Hard work doesn't mean working as much as possible. It's a productive way to get work done in the shortest possible time. There are many ways to increase productivity. The best way to explain it is with an example like, "I start with the toughest task and finish the less urgent things."
How would you describe yourself with one word?
If you had to describe yourself in just one word, which one would it be?
With this question, the recruiter would like to find out what is important to you. That one word tells him so much about you that he / she can assess whether you can fill the vacancy.
Would you choose us?
Questions like: "Do you have any other interviews?", "Would you choose us?"
If this question comes up at the end of an interview, that's a good sign.Stay positive about this company and ask about the next step in the application process.
How would you deal with an angry customer?
This question aims to learn more about how you deal with stress and responsibility. There are always angry customers, you just have to be able to deal with them. Just think of how you calmed down the last angry customer and explain it - of course in a way that the company will end up doing well in the end.
Why do you have a gap in your resume?
Gaps in the résumé are okay and the recuiter will rate a business start-up or maternity leave positively. The only problem with the loophole is if it goes unexplained. Because this creates space for misinterpretations.
Do you have anymore questions?
If you don't ask questions, you are showing a lack of enthusiasm.
It's actually the best interview question. Now you have the chance to show your intellect, your logic, your energy, your knowledge and above all your enthusiasm for this position. A list of the best questions to ask at this point can be found in the next chapter.
Asking questions in the interview
In other words, how do you respond to "Still have questions?"
This is the best part of an interview because now is your chance to show your interest, creativity and knowledge.
Many suitable applicants with the necessary professional experience fail on this question because they do not ask any themselves. That's a pretty big mistake because it suggests disinterest.
Think of asking questions as a bonus, especially if you didn't do well during the conversation. You can take the opportunity to make up points again. A few clever questions that impress the interviewer, for example, can make up for a lack of work experience.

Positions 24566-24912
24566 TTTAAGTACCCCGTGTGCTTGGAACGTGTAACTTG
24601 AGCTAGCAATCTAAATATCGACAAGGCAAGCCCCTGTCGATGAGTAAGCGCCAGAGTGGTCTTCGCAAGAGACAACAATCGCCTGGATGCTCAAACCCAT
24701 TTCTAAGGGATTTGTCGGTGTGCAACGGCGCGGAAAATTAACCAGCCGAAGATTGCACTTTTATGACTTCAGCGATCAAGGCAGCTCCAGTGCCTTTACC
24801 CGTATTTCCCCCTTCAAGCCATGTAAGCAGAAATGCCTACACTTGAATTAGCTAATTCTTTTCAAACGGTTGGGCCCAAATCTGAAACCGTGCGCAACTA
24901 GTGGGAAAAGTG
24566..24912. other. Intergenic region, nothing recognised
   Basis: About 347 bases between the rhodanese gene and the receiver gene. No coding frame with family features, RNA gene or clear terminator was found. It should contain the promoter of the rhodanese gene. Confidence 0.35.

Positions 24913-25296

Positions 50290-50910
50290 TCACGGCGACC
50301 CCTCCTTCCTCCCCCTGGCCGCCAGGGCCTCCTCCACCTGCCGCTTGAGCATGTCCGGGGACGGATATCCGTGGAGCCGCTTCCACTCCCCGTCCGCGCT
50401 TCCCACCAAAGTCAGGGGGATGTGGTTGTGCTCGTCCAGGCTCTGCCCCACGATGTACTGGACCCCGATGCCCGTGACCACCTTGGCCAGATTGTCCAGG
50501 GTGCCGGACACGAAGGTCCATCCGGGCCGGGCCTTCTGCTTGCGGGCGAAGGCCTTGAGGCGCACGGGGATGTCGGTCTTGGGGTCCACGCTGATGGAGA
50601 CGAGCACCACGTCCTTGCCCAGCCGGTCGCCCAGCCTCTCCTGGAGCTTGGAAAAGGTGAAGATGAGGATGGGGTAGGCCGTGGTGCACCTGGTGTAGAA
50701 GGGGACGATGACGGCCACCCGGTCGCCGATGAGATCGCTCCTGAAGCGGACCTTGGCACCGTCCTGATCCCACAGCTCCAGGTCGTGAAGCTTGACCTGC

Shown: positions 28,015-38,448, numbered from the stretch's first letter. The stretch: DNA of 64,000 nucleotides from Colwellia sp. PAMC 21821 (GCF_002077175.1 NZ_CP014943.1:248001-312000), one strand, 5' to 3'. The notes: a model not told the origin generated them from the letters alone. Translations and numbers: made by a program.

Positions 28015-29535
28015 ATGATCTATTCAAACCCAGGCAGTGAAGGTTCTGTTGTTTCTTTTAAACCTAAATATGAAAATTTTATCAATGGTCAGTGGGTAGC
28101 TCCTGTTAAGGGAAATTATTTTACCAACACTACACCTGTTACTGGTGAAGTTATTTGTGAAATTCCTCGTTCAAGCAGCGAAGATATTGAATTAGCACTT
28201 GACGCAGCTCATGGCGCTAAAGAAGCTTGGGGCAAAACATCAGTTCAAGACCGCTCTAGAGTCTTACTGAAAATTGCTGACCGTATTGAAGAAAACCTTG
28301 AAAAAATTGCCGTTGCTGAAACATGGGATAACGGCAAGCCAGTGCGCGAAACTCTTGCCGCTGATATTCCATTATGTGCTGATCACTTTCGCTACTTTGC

Ask as many questions as you want - the conversation won't end until you stop asking. If you can add a few minutes to the conversation with clever questions, then you should take this opportunity to show that you are the most interested and passionate of the candidates who want to work for the company.
Clever managers hire people with motivation and passion - and not those with the most professional experience.
Asking questions in the interview: about you and the applicant
When you finally hear, "Still have questions?" It is time to show your interest and your intellect.
Show an interest in what the company is looking for and how you can help the company solve its problems. At the beginning of the interview I already talked about a candidate: yourself. The following questions will give you an idea of what a good applicant should bring with him from a company perspective.
Here is a list of questions you can ask:
What skills, qualities and experiences make an ideal candidate for the company?
When answering, make sure that the keywords that are in the job description and that you have worked out on your resume fall here.
If you were to rank everyone who has filled this position in the past, who was the favorite and why?
With this open question, it is the interviewer's turn to put the cards on the table and indicate what the potential new colleague is looking for.
Do you have any concerns about my qualifications?
This question is great because it is brave. You ask indirectly and politely: "What do you think of me?" But you also show that you have confidence in your abilities and strengths. The HR manager, on the other hand, has the opportunity to express his / her concerns.